Tuesday, August 16, 2022

Rebecca Zahau’s Shocking Second Autopsy Results Revealed on Dr. Phil

Rebecca Zahau’s body was found nude and bound in the courtyard of boyfriend Jonah Shacknai’s Coronado Spreckels mansion on July 13, two days after Jonah’s son Max suffered a fall that left him comatose. Despite the final ruling of suicide in September, many have not considered her death a closed case. Zahau’s family has struggled to accept the verdict, and after reaching out to Dr. Phil for answers, a private investigation was launched and second autopsy was performed.

Further Investigation of Rebecca’s Death

On Monday’s show, Dr. Phil was joined by Rebecca’s sister Mary Zahau-Loehner, her husband Doug, and their attorney, Anne Bremner, to reveal never-before-heard details about the case. For a more intimate setting, the interview took place on a closed set, meaning only the guests and cameras were present – no audience, no distractions, no hoopla.

Anne discussed the pieces of the crime scene that were not thoroughly (or in some cases, not at all) investigated or analyzed at the scene, including a pair of black gloves, a pair of women’s underwear found in the guest house’s garbage, blood in the shower, “mixed DNA” in Rebecca’s fingernail clippings, and footprints in the kitchen. She also states that the computer in the house was used after Rebecca’s death, though Dr. Phil dismisses this as misinformation. Bremner considers the original investigation to be rushed and judged too quickly, with Zahau’s case closed after a short seven-week investigation. She has deemed Rebecca’s death to be a “staged homicide,” due to the fact that the crime scene was “too clean”.

Rebecca had no history of mental illness, depression, or psychosis, and Mary asserts that she would never have committed suicide, especially in such an unnecessarily elaborate manner. Mary was the last person Rebecca talked to before her death, and gave no indication that she felt guilty for Max’s fall. Even if she had felt guilty, Max was still alive (though comatose) and considered to be improving at the time of her death.

Mary also discounted speculation that presenting oneself nude in death had to do in part with the family’s culture. “Displaying yourself nude in public is not even an option,” she says, explaining that Rebecca would not bind herself naked for the world to see. “Knowing my sister, there is no way she would go in this manner.”

Possibly the most thought-provoking information presented was that Rebecca sustained no severe injury from the fall. Paul Ciolino, a private investigator who offered his services to the Zahau family, says that the nine-foot drop would have, at the very least, caused the neck to break – Rebecca’s did not. Ciolino also discusses several other inconsistencies with the death being suicide, like the fact that there is nothing in her background that suggests the skill set or mindset to execute such an intricate suicide plan, and that neighbors on either side of the mansion later reported hearing a woman’s screams for help around 10:20pm on the night of her death. 911 was not alerted because they heard only one scream.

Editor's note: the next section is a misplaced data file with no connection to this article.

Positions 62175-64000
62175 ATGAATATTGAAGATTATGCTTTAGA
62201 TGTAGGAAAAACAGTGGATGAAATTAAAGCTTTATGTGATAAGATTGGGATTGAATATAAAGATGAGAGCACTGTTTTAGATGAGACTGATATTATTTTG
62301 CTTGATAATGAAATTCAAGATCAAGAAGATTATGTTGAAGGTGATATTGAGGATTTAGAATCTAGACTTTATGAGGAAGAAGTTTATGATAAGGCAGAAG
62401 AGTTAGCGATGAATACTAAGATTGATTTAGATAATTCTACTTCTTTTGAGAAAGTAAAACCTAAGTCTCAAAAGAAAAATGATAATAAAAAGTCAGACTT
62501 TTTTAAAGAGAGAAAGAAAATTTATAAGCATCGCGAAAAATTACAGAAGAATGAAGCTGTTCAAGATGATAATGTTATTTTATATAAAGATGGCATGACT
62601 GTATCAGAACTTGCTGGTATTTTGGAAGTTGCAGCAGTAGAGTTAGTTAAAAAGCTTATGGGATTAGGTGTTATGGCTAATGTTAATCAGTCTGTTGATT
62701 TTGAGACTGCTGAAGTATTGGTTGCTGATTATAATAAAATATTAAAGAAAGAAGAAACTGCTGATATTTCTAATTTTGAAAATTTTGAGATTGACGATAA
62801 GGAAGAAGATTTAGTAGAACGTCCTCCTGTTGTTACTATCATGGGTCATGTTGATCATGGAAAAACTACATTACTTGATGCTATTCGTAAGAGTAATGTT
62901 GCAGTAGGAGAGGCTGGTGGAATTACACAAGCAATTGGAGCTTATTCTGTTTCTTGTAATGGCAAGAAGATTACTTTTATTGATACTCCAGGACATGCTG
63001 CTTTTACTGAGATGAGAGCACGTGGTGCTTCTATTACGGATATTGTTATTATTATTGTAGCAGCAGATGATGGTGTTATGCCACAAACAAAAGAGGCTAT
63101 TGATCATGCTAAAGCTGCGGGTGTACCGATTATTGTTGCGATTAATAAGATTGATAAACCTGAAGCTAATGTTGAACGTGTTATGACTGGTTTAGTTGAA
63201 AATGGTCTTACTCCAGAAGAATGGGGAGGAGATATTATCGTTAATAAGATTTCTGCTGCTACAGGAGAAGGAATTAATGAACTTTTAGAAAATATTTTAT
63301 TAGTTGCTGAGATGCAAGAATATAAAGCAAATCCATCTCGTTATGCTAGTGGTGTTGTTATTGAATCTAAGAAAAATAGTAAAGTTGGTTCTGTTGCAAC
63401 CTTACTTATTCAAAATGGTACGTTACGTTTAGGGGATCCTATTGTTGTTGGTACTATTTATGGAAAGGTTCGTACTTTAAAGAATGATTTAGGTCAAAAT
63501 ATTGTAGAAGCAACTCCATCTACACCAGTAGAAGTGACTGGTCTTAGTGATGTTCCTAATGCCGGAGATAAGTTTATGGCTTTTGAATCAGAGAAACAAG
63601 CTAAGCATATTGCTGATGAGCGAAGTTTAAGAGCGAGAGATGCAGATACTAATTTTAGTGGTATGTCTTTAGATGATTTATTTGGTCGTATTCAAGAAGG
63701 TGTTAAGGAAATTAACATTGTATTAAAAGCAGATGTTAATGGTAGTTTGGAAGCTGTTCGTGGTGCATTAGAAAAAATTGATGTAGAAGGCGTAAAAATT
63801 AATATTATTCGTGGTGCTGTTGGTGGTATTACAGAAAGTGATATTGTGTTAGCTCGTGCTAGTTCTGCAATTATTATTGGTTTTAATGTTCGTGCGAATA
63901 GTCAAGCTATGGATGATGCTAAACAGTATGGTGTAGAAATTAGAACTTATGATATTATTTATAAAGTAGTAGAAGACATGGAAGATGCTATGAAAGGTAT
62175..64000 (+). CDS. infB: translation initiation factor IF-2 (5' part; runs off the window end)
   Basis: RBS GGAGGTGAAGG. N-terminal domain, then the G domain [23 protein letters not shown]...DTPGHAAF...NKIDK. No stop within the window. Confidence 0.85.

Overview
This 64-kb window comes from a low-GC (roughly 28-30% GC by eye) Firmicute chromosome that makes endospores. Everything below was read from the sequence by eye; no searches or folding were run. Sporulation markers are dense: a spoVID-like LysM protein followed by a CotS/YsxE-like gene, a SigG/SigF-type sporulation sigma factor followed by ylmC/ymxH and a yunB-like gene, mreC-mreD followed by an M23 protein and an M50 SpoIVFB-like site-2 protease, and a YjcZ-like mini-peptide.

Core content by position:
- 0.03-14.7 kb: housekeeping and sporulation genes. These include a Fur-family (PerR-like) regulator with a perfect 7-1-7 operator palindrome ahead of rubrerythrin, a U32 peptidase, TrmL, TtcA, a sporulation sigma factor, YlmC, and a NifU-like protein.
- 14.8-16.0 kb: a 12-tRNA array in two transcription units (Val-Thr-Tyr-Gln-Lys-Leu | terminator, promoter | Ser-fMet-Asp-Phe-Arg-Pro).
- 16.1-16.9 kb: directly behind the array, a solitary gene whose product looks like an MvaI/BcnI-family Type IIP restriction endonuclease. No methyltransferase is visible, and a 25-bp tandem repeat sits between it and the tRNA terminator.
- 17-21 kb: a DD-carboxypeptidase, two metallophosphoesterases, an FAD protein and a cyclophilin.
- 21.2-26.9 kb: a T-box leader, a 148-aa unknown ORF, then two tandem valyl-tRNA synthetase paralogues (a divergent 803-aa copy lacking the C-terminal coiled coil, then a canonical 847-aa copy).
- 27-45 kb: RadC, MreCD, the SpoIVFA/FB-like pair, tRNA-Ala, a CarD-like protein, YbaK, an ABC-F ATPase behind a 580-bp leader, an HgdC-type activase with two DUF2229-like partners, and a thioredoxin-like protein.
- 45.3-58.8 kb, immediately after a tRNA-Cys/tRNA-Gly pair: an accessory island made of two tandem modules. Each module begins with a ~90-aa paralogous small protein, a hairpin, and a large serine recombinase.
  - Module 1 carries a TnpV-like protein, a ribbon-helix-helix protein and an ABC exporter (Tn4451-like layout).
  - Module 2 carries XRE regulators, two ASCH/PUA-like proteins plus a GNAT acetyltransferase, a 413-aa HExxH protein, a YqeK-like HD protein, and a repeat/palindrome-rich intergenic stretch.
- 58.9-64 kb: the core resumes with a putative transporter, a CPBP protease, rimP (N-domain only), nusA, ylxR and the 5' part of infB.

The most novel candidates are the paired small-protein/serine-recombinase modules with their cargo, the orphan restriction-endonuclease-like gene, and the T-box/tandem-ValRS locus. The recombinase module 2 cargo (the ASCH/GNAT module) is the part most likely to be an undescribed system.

Interesting clip from Monday’s show – more evidence against the suicide theory

The Second Autopsy Results

The second autopsy was performed by top forensic pathologist Cyril Wecht (known for high-profile cases like John F. Kennedy, JonBenet Ramsey, and Anna Nicole Smith), and results were revealed on Tuesday’s show. Dr. Wecht prefaces his statements by explaining that he has no criticism of the initial post-mortem examination, and mostly expands upon its original findings. Wecht describes four hemorrhages under Rebecca’s scalp which suggest blunt force trauma to the head. Though this hemorrhaging was found in the initial autopsy, it seems to have been inexplicably dismissed by law enforcement. These injuries would undoubtedly have caused a concussion or unconsciousness – in which her immobility would easily explain the lack of evidence of a struggle and clean toxicology report. With the second autopsy, Wecht was able to corroborate Ciolino’s claims that Rebecca would have suffered more severe neck injuries had she fallen from such a height. Rebecca suffered fractures to the front structures of the neck but no fractures of the neck’s vertebrae – something that would have happened as a result of a hanging, Wecht says.

Ultimately, Wecht has “grave and serious doubts about the conclusion that the manner [of death] was suicide” and tells Dr. Phil that he “lean[s] very strongly toward it being a homicide”. He considers these findings sufficient enough to warrant a reexamination of the investigation, and recommends changing Zahau’s manner of death to “undetermined,” in order to keep the case open.

Sadly, answers to Rebecca Zahau’s mysterious death don’t seem any clearer. Though the Zahau family has expressed their desire to get the case reopened and conduct yet another reexamination by private investigators, it remains uncertain whether the case will truly close anytime soon. Bremner has stated that the goal of these exhaustive investigations isn’t to prove that Rebecca’s death was a murder, but to find truth and make sure that all evidence is thoroughly and properly scrutinized.

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